Providing false information about educational qualification not “corrupt practice” U/S 123 of RP Law: Allahabad High Court

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The Allahabad High Court found that false information concerning the level of education of a candidate in the elections cannot be called a “corrupt practice” within the meaning of paragraph (2) or (4) of article 123 of the RP law.

The bench of Judge Raj Beer Singh further observed that information regarding a candidate’s qualifications is not vital and useful information for the voter and therefore, it cannot be said that any inconsistency or error in a candidate’s affidavit regarding the candidate’s educational qualification would constitute a fraudulent practice.

The Court also held that the concealment of electricity contributions or housing loans by a candidate would not qualify as an act of corruption within the meaning of Article 123 of the RP Law either.

The case in brief

In February 2017, the UP state elections were in which the petitioner (Anugrah Narayan Singh/Indian National Congress) as good as Respondent (Harsh Vardhan Bajpayee/BJP) contested the election in Constituency 262 Allahabad City North and the respondent was declared elected.

Challenging his elections, the petitioner filed the Instant Electoral Petition under article 80/81 of the law on the representation of the people on the grounds that he concealed the facts regarding outstanding electricity royalties and other debts and also provided false information regarding his educational qualifications and thus, the same amount of corrupt practice.

While awaiting the election petition, the Legislative Assembly was dissolved in February/March 2022 after the end of the five-year term, in view of this, the respondent filed an application seeking an instruction according to which the election petition may be dismissed as unsuccessful.

However, counsel for the Claimant argued that since the Respondent had committed an act of corruption within the meaning of Articles 123(2) and 123(4) of the Intellectual Property Law and thus, the election petition must be pursued, as the respondent may result in several disqualifications, including a ban on contesting an election for a period of six years.

Court’s observations

Taking into account several landmark decisions of the Supreme Court, the High Court observed that when the term of the disputed election expired and thereafter a new election was held and if the allegations made by the petitioner do not constitute a corrupt practicethen such an electoral petition could be rejected.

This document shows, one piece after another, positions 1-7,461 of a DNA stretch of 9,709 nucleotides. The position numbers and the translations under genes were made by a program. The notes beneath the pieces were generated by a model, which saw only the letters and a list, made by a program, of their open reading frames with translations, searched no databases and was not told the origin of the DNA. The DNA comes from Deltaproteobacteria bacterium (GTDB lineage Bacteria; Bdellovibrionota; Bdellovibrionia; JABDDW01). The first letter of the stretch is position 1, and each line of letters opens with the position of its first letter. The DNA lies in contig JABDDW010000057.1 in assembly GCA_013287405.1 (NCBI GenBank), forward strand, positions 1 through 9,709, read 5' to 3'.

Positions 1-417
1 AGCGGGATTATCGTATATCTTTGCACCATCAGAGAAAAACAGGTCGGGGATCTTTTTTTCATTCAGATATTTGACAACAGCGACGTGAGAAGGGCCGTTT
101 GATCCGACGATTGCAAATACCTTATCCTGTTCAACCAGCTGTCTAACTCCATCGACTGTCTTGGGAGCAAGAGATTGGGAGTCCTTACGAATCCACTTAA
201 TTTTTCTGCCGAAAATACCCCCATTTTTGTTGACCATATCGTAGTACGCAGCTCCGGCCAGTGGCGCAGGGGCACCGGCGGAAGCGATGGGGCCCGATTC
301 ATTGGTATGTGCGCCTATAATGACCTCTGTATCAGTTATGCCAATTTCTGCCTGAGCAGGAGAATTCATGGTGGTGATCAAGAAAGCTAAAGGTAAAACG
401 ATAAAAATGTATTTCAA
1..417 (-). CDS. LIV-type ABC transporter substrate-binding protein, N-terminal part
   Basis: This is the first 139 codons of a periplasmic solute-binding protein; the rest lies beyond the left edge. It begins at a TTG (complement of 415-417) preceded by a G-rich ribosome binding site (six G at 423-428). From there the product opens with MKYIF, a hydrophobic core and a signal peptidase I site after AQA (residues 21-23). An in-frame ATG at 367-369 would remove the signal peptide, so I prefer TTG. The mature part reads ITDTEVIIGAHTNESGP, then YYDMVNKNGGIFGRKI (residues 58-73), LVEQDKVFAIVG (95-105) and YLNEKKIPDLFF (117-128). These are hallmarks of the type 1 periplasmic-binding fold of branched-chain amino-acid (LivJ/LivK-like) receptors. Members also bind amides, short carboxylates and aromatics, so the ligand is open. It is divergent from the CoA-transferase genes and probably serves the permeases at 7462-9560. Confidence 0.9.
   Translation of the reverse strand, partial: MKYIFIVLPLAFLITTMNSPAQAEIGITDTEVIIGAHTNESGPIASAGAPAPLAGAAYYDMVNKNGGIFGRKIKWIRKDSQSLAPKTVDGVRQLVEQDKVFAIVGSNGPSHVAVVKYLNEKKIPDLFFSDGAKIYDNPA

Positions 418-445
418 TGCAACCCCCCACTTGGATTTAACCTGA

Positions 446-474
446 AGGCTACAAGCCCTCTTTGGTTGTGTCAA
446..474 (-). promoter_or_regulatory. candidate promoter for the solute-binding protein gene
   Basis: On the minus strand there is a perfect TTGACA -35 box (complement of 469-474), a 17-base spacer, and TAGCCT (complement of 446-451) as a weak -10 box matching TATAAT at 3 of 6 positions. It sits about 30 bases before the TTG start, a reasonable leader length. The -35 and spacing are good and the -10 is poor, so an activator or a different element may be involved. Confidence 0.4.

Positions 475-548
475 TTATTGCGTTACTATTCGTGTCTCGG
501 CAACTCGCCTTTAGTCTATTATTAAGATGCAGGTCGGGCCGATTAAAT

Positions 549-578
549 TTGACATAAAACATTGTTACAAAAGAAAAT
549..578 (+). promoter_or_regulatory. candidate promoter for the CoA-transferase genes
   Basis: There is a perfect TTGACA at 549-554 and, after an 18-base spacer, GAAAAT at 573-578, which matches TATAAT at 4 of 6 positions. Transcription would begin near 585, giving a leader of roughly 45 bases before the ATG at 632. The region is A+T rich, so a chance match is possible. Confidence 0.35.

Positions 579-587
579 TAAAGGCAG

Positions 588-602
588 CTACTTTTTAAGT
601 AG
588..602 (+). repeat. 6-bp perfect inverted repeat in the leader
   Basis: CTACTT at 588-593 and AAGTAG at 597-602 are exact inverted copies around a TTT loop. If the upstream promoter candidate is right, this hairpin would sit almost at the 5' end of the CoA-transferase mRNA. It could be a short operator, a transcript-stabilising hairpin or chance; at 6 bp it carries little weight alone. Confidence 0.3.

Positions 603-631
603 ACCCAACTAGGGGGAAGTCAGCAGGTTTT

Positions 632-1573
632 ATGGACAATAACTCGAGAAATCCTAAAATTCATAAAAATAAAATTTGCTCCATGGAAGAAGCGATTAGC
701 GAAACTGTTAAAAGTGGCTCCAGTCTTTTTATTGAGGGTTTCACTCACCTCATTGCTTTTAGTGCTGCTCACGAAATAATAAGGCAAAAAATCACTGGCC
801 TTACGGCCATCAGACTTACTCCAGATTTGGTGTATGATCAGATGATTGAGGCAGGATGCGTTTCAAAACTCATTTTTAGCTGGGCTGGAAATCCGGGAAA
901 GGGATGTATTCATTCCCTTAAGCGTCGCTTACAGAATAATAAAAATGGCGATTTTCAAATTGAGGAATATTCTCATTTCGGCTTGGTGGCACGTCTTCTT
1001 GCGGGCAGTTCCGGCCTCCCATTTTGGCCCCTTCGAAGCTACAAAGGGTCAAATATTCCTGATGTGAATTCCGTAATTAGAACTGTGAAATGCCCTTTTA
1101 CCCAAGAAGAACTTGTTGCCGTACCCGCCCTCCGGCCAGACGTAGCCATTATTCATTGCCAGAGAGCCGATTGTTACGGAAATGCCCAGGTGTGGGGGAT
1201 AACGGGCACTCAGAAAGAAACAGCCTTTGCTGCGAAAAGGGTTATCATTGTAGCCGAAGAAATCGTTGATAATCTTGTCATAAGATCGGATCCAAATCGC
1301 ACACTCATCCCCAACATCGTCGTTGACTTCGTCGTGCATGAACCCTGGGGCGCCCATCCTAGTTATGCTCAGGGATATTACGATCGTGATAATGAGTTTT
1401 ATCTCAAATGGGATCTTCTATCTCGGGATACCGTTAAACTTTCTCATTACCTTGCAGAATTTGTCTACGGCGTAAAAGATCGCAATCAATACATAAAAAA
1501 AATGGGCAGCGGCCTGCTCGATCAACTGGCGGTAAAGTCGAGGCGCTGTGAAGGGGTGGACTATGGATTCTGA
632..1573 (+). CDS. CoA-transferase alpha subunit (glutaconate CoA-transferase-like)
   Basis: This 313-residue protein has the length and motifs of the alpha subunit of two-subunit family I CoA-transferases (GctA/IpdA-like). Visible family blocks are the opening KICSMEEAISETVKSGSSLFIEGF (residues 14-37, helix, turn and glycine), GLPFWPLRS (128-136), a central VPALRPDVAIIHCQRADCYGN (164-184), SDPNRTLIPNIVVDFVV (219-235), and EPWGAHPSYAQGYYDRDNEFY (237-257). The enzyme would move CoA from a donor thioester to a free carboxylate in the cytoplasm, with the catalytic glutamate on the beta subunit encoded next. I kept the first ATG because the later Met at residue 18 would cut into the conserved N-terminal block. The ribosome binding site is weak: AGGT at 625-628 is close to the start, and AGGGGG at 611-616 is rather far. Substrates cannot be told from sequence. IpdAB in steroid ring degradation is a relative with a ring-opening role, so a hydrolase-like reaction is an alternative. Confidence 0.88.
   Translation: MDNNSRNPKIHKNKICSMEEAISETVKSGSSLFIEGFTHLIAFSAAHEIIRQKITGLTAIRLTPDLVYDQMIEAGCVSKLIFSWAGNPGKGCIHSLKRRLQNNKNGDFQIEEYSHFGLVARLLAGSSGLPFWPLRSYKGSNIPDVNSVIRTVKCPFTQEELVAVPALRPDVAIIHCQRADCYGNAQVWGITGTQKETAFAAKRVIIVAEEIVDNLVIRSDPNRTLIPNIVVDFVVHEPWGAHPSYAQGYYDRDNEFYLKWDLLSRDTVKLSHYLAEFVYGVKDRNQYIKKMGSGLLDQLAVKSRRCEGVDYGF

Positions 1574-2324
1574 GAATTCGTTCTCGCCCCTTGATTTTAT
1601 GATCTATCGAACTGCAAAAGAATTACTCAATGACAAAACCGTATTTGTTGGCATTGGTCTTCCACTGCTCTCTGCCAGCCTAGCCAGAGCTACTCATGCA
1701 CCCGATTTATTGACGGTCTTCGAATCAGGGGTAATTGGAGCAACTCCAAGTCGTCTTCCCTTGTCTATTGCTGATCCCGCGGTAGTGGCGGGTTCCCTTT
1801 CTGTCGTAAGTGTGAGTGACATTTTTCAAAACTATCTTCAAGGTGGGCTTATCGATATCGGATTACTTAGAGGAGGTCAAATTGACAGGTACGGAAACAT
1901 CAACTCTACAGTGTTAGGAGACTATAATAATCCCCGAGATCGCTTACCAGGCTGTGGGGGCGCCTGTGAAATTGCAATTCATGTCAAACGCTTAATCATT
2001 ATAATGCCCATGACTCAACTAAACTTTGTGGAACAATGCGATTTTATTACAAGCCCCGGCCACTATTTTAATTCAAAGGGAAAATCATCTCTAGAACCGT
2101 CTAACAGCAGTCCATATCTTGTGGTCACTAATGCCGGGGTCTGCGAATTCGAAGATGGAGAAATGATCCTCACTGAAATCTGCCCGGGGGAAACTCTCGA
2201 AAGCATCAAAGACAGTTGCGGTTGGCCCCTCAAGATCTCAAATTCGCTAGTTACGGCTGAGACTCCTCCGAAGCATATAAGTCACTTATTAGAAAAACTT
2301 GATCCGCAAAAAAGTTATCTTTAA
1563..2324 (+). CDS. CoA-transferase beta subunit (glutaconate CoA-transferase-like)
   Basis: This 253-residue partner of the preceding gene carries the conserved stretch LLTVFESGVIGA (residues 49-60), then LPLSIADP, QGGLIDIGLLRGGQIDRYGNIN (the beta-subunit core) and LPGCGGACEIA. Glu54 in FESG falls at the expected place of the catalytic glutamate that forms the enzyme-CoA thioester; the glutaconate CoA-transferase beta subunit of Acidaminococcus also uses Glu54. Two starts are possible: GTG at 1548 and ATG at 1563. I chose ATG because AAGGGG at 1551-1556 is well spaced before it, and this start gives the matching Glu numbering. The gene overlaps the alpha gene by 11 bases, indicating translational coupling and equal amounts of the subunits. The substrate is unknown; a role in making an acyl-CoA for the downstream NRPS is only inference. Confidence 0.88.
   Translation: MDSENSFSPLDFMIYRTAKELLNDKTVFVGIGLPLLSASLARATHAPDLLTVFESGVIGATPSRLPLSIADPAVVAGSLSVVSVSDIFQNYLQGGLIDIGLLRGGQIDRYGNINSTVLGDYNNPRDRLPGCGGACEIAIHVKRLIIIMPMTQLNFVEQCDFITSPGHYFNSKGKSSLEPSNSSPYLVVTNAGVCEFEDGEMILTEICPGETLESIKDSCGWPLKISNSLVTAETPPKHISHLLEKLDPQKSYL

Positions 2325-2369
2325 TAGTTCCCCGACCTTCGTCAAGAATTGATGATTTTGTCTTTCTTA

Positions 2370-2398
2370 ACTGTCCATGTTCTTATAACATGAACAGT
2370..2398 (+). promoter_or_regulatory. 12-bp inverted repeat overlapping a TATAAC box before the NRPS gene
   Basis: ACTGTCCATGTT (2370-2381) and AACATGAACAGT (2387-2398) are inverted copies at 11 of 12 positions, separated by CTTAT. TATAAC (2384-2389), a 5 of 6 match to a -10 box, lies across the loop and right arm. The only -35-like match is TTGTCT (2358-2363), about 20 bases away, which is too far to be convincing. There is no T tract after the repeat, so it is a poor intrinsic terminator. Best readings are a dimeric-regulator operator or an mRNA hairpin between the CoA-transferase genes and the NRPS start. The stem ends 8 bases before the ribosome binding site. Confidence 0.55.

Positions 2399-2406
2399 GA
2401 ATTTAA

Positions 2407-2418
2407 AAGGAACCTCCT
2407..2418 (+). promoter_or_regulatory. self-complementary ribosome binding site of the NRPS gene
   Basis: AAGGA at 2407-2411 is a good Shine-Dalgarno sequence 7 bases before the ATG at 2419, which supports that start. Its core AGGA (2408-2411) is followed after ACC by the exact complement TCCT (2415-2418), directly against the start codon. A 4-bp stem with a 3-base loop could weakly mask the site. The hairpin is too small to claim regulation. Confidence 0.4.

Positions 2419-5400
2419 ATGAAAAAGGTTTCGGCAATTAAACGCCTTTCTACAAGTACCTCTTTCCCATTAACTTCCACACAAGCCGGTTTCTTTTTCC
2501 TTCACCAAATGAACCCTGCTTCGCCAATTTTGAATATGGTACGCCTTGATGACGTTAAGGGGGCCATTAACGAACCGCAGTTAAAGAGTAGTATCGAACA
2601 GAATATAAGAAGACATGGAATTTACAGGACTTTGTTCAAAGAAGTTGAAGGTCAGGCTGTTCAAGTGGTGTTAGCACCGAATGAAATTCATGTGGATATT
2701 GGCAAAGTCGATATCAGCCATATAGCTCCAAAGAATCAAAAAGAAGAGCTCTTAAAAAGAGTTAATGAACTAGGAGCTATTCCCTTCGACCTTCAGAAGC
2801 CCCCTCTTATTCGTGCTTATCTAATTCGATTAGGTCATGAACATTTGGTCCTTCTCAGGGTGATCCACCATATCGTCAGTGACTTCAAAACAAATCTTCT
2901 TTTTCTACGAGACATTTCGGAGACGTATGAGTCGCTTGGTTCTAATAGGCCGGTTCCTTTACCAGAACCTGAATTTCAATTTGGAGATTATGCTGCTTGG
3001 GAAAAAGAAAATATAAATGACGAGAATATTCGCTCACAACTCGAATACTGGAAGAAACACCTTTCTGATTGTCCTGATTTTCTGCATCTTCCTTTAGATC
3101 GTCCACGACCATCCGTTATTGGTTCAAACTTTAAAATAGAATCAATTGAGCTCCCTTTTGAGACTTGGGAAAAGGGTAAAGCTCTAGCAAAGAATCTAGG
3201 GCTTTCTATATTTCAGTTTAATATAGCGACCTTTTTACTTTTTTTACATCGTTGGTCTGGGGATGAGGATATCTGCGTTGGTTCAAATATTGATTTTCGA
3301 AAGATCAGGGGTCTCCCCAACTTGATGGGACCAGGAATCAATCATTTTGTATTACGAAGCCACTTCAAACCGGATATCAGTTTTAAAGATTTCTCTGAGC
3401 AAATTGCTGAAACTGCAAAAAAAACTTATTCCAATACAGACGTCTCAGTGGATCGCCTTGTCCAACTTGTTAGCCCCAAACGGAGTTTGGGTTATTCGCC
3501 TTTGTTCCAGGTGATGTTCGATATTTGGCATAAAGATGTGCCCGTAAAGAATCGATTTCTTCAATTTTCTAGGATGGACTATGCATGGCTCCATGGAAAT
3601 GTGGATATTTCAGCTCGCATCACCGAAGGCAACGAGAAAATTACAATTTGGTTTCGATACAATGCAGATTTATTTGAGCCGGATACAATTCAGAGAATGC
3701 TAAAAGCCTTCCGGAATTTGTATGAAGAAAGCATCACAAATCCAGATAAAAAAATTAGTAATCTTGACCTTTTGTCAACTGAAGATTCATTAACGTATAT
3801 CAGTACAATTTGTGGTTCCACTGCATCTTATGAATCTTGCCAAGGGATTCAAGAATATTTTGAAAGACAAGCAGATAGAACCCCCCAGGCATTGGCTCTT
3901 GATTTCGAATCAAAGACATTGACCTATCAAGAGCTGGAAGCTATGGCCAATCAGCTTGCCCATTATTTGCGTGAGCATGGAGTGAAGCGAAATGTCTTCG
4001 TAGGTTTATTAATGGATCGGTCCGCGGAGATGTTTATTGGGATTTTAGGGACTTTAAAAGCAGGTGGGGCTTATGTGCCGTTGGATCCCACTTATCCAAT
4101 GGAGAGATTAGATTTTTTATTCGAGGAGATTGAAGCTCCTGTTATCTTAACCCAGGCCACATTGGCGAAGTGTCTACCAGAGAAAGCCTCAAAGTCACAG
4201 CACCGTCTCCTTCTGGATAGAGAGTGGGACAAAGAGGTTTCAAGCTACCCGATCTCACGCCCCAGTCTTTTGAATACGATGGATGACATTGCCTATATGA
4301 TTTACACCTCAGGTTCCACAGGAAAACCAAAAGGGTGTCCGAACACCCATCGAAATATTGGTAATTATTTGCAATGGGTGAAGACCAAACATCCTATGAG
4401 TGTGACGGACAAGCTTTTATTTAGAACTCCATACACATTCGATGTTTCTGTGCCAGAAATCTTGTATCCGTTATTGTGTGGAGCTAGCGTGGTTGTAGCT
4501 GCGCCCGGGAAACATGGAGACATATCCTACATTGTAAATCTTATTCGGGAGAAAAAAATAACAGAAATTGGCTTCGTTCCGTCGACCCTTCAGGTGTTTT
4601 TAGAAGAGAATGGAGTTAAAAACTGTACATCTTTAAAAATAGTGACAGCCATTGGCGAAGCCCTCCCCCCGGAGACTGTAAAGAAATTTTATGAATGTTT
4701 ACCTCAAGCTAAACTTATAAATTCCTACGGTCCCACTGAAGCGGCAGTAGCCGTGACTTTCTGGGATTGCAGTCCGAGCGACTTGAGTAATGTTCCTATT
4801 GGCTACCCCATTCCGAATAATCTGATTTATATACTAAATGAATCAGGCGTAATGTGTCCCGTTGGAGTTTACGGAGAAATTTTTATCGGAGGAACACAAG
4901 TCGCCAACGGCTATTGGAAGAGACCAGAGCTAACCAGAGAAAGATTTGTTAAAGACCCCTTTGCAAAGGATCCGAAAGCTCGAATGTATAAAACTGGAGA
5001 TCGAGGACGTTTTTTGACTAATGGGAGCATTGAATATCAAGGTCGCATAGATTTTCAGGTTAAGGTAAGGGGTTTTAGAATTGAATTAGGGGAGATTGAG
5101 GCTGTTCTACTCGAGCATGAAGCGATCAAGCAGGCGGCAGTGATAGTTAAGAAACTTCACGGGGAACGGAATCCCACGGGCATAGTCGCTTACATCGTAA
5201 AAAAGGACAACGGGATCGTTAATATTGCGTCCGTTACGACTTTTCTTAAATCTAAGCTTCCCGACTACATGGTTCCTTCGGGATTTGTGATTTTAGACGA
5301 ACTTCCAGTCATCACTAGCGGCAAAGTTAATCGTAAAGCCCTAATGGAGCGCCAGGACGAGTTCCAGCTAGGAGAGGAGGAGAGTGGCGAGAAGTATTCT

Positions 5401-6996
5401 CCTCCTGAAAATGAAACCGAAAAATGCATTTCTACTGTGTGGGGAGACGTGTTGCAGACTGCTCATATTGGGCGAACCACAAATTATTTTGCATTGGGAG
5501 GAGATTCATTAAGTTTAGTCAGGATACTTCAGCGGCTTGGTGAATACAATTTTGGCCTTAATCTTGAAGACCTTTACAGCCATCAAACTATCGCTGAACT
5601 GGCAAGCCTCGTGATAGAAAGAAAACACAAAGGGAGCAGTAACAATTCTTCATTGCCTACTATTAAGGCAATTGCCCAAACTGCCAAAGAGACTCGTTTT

In this case, the Court noted that the charges against the Respondent (BJP Candidate) were that he failed to disclose his responsibilities as well as a correct degree in his affidavit of appointment, and that he thus hindered the free exercise of the electoral rights of voters.

However, the Court observed that the mere fact that the said electrical connection was installed in the property belonging to the respondent would not suffice to demonstrate that the respondent concealed the alleged liability.

The Court also noted that no such document had been presented by the petitioner to prove that a certificate of collection had been issued against the respondent.

In this case, there is no documentary evidence that said electrical connection was in the defendant’s name or that the purported salvage certificate was issued against the plaintiff. There is no such discovery [in the apex Court’s decision in Kisan Shankar Kathore v. Arun Dattatray Sawant And Ors., SCC 14 (2014) 162] that the concealment of electricity royalties would amount to a corrupt practice referred to in Article 123 of the RP Law. Even on the basis of the said case law, the allegation regarding the non-disclosure of electricity fees and the amount of the loan would not constitute a corrupt practice.“, added the Court.

With regard to the applicant’s claim that false information was provided by the respondent regarding his degree, the Court took into account the decisions of the Supreme Court in the cases of Peoples Union for Civil Liberties V UOI AIR 2003 SC 2363 as good as Kuldeep Nayar and Ors. vs. Union of India and Ors., 2006(7) SCC 1and observed thus:

… anomalies regarding the educational qualification indicated in the respondent’s affidavit or even false information regarding the respondent’s education, can hardly be qualified as a “corrupt practice” within the meaning of subsection (2) or (4) Section 123 RP Act. Further, for the sake of discussion, even assuming that the respondent does not hold an MBA degree, which he demonstrated in his affidavit filed during the election nomination to said constituency in 2012, this cannot be a ground that it would constitute a corrupt practice in respect of the next election in 2017.”

In this context, noting that the allegations of corrupt practices not being thus proven, the electoral request was likely to be rejected as having been rendered unsuccessful, the Court rejected the plea.

Case Title – Anugrah Narayan Singh vs Harsh Vardhan Bajpayee [ELECTION PETITION No. – 10 of 2017]

Case quote: 2022 LiveLaw (AB) 459

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